As the Caribbean looks for more ways to become competitive in the Free Trade Market, it’s important not to overlook people society labels as disabled. Disabled people possess valuable skills that can be utilized by almost any employer, but the key is to breakdown the negative barriers and misconceptions that have dominated the minds of mainstream culture.
Quite frankly, the word disabled conjures up distorted images of people not able to function and that is inaccurate. That image is compounded by the fact that children are not educated and sensitized about these issues so they grow up thinking it’s O. K to make fun of or refer to the disabled with derogatory terms. That mindset does not change as that child becomes an adult and enters the workforce.
Communities worldwide have had to figure out, over the decades, how to incorporate disabled individuals into the general workforce. The solution for some societies has been to create products or services that are made exclusively by a group of disabled people. While that is a great idea, it should not be the only type of employment available.
People with disabilities have different abilities that make them capable, qualified workers, depending on the position and industry. Employers must begin to address the prejudices and the apprehension that has kept so many from opening their doors to people with disabilities. In order to do that there are a few myths that must be debunked so progress can begin.
Myth. People with disabilities are not good workers.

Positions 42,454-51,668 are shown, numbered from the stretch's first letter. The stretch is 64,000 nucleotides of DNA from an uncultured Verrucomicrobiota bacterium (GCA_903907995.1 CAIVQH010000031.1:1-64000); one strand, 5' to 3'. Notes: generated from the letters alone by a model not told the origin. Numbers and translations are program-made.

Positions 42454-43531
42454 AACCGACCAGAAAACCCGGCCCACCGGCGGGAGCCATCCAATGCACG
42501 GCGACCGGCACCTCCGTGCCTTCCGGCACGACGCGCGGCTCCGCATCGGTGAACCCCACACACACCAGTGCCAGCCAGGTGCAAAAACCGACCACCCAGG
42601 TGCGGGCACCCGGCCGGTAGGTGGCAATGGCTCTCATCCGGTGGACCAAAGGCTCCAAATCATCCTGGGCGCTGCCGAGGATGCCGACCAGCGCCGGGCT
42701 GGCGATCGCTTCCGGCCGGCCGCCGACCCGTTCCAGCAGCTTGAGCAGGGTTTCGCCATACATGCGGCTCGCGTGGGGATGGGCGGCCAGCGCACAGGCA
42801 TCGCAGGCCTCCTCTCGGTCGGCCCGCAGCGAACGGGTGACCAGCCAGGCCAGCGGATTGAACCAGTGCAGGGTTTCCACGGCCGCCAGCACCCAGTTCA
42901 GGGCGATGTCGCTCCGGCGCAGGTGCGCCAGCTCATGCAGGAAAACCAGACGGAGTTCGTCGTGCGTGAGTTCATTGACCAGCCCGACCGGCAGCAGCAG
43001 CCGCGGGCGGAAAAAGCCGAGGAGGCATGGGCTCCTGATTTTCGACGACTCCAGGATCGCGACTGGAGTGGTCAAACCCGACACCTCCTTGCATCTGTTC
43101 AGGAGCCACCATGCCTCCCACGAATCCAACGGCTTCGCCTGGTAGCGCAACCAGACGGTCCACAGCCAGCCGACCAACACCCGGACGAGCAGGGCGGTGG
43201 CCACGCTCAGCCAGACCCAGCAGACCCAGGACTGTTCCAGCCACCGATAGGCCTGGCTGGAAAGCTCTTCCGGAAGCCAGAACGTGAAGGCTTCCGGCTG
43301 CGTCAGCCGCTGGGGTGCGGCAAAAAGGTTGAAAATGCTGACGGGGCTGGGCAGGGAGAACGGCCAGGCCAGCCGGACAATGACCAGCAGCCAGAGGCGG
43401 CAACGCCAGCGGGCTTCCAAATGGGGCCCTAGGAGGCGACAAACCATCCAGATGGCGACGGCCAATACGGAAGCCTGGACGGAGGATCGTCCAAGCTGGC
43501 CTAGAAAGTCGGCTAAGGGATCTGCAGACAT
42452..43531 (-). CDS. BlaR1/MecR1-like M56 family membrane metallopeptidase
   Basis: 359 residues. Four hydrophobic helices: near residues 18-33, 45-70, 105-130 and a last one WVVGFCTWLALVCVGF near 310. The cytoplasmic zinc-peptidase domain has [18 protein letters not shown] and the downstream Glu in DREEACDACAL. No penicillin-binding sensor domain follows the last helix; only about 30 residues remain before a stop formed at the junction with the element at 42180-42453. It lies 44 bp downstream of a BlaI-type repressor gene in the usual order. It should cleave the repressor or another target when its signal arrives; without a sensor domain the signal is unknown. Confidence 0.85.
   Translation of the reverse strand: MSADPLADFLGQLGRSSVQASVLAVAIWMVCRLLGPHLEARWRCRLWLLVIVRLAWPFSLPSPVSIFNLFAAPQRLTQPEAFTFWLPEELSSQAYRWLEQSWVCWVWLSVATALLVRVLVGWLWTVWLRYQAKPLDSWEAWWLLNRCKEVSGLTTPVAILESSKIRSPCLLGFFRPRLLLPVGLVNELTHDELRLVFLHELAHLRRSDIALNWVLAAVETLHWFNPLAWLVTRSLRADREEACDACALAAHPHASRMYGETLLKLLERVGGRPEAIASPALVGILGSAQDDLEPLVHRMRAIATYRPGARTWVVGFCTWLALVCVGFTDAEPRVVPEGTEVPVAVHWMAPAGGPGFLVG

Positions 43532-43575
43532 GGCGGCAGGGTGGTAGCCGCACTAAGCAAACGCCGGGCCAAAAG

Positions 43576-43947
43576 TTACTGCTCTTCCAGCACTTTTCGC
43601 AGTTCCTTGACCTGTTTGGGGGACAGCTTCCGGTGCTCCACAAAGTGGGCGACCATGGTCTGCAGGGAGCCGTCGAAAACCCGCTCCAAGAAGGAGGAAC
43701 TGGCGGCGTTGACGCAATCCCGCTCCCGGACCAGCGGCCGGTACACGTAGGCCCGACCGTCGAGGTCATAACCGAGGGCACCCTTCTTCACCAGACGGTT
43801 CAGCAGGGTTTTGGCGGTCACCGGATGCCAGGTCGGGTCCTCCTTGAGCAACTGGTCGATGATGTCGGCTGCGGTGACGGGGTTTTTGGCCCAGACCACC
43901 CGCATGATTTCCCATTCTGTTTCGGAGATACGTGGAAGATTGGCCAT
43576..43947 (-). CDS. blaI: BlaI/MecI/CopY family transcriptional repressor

Truth. That statement is not true, a person who has a disability wants to be treated “normal” and they tend to work harder to gain approval and meet and even exceed the expectations of the employer.
Myth. People with disabilities need extra help from fellow employees and that is a time waster.
Truth. Again that statement is false. People with disabilities are capable of caring for themselves and would prefer not to be given preferential treatment. In fact, it’s often the able body onlooker who feels sympathy for the individual and wants to offer assistance. They do not need sympathy, just a fair shot at earning a living.
Myth. People with disabilities should be given easy work.
Truth. A person’s physical disability does not mean that their mind is not sharp. Challenge the worker as they have feelings and will get bored or feel disrespected if their colleagues go out of their way to offer easy tasks.
Myth. When people with disabilities make a mistake you should go easy on them.
Truth. When errors are made they should be corrected and the same standard should be used across the board for the able bodied and the disabled. The goal is to incorporate the disabled and treat them as humans with dignity and respect, not scorn and indifference
KAREN S. HINDS is an author, consultant, and founder of Karen Hinds Seminars, an international company with operations in the Caribbean and the USA that combines her American business savvy with Caribbean hospitality and British style and grace. Karen's acclaimed seminars give her audiences a competitive edge in their businesses and careers by teaching management and staff how to improve their behavior and interactions with others to build more productive relationships - in and out of the workplace. You can reach Karen at http://www.workplacesuccess.com